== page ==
Thursday, May 27, 2010

Smoke and mirrors on Guantanamo recidivism

Remember all those fevered claims that 20% of the men released from Guantanamo had "returned to the battlefield"?  Today, Marc Ambinder's report on politically motivated Republican attempts to keep prisoners in Guantanamo contains this tidbit:

The letter doesn't refer to what the intelligence community has concluded about recidivism, but a senior U.S. official tells me that the Defense Intelligence Agency has concluded that just 11 of the entire class of 525 former detainees have returned to the battlefield in some capacity and are still at large.

That contradicts Ambinder's own fairly recent report on the same subject -- unless some 80% of alleged recidivists (discounting 'suspected' ones) have been recaptured or killed:
The recidivism rate of the 558 official Guantanamo detainees is hotly debated. The Defense Intelligence Agency confirms that about 10 percent returned to battle or terrorism; an additional 11.2 percent of the released detainees are suspected of having done so.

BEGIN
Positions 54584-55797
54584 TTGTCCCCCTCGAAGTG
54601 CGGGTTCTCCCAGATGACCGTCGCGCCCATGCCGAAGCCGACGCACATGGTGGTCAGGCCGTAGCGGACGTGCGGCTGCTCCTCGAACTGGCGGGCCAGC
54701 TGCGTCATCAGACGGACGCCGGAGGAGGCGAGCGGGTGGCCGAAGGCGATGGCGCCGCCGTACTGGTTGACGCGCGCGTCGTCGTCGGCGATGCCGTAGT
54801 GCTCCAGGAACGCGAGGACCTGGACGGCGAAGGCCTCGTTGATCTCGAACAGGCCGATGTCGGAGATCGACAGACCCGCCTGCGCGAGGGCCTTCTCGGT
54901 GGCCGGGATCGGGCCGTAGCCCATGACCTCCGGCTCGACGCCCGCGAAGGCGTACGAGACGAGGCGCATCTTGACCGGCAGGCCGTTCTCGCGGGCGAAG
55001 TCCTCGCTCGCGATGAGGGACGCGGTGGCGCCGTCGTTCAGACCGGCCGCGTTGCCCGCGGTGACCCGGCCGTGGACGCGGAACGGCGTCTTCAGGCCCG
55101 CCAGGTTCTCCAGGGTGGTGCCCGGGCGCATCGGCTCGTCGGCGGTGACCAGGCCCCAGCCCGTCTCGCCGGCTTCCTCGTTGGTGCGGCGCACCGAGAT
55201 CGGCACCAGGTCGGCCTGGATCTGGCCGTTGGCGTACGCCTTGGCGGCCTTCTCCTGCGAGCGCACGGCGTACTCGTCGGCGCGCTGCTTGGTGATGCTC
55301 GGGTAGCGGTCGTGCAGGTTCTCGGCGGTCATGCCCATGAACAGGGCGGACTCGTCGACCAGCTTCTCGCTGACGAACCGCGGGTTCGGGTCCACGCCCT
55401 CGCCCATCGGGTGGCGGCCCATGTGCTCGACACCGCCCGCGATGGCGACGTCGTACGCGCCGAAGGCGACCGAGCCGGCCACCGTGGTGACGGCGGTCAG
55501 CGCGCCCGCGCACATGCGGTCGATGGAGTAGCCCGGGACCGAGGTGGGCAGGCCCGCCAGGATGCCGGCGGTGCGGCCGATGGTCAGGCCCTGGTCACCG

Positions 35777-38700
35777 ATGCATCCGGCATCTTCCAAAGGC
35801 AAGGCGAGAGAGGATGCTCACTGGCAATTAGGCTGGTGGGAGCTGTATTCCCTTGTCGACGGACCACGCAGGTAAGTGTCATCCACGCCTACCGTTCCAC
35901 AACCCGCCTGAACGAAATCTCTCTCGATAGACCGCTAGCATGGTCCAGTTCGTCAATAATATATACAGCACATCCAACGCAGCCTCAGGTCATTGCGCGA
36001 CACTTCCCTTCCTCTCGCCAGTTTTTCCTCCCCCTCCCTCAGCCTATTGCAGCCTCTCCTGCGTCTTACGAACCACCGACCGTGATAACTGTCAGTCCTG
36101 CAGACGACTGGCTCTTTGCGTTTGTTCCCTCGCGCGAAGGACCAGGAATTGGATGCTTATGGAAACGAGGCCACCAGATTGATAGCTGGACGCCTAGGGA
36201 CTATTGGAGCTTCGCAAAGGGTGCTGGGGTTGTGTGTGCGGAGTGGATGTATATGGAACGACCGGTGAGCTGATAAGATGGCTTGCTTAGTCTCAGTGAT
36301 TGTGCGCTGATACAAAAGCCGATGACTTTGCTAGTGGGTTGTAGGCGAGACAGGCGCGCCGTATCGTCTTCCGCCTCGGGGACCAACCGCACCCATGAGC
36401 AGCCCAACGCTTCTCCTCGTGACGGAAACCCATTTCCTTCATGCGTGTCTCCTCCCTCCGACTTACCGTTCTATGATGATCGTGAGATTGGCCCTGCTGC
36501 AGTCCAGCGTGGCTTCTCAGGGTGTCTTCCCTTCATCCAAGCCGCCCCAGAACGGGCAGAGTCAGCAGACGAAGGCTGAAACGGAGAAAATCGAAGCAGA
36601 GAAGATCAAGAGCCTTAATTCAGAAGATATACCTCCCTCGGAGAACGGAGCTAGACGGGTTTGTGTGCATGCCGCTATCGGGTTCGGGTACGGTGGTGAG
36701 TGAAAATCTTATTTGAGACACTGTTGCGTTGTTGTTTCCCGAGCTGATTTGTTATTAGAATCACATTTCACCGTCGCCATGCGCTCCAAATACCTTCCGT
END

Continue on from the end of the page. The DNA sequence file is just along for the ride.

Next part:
A small fraction of the number, however, remains at large -- so most of those confirmed to have returned to terrorism have been recpatured, [sic] are imprisoned, or have been killed.
Mark and Joshua Denbeaux et al, attorneys to Guantanamo detainees,  have demonstrated in exhaustive detail that Dept. of Defense estimates of Guantanamo recidivism are vague, undocumented,  mutually contradictory  -- in short, completely unreliable. Which is not to say that the figure floated by Ambinder's latest anonymous source has any particular claim to credibility.

1 comment:

  1. even calling it "recidivism" is misleading. all they know is this minority entered 'the battlefield.' whether they had been ther before is unknown, but their release should tell us something. it's not like they couldn't just be held indefinitely without charge.